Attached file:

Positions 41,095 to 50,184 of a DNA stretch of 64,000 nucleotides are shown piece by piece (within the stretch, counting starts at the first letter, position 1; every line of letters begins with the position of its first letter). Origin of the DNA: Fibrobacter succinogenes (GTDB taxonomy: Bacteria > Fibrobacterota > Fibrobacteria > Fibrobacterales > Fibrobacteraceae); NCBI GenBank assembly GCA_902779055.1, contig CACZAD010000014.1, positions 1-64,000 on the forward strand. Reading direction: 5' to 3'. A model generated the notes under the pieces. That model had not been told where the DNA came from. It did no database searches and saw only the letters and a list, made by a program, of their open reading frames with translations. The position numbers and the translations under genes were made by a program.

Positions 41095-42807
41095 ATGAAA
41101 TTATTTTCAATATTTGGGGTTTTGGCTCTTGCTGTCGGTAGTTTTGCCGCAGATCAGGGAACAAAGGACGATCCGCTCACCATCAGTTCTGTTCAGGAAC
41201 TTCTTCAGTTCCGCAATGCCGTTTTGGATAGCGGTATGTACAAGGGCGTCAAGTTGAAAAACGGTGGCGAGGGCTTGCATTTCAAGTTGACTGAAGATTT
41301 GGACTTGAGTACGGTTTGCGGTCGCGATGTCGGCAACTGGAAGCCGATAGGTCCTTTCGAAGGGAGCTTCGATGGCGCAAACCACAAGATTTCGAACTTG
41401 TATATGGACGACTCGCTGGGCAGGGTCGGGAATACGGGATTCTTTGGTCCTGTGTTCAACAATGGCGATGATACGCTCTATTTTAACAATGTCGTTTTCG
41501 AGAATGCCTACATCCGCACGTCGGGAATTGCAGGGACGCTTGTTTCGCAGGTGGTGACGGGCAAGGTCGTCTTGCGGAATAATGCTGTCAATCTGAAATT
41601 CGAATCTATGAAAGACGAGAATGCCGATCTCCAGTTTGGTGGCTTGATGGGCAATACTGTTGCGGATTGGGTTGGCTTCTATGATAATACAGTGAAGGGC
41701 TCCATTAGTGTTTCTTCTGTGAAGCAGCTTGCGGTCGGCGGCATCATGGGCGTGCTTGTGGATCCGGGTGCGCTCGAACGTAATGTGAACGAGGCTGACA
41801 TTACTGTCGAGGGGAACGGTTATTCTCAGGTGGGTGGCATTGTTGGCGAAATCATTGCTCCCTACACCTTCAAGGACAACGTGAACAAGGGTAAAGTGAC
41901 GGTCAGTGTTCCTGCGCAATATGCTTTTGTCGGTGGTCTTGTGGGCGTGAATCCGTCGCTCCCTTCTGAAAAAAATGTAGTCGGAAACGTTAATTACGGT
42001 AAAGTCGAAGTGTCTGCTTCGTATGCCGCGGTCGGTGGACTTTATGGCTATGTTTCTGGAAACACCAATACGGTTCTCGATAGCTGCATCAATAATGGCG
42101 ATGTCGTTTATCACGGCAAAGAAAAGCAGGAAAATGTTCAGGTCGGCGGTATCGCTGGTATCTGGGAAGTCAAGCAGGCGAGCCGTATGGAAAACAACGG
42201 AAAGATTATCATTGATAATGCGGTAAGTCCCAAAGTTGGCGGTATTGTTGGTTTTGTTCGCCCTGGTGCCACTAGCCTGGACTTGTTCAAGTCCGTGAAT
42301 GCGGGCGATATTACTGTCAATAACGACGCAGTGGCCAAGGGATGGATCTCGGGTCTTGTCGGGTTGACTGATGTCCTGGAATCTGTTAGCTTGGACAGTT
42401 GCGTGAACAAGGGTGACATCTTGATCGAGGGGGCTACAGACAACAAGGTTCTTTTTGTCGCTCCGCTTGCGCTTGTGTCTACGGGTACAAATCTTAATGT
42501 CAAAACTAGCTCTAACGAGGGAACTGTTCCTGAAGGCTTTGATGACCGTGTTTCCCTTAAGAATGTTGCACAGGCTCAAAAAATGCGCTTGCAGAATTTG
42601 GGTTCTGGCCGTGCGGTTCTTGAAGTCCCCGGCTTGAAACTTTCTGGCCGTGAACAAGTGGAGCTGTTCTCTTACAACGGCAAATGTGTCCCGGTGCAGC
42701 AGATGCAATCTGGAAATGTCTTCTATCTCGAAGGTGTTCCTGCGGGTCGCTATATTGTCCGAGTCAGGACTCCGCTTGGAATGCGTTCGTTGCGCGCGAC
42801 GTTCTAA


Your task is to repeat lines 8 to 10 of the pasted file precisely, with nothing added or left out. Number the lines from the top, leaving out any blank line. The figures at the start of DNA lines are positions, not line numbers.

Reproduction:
41501 AGAATGCCTACATCCGCACGTCGGGAATTGCAGGGACGCTTGTTTCGCAGGTGGTGACGGGCAAGGTCGTCTTGCGGAATAATGCTGTCAATCTGAAATT
41601 CGAATCTATGAAAGACGAGAATGCCGATCTCCAGTTTGGTGGCTTGATGGGCAATACTGTTGCGGATTGGGTTGGCTTCTATGATAATACAGTGAAGGGC
41701 TCCATTAGTGTTTCTTCTGTGAAGCAGCTTGCGGTCGGCGGCATCATGGGCGTGCTTGTGGATCCGGGTGCGCTCGAACGTAATGTGAACGAGGCTGACA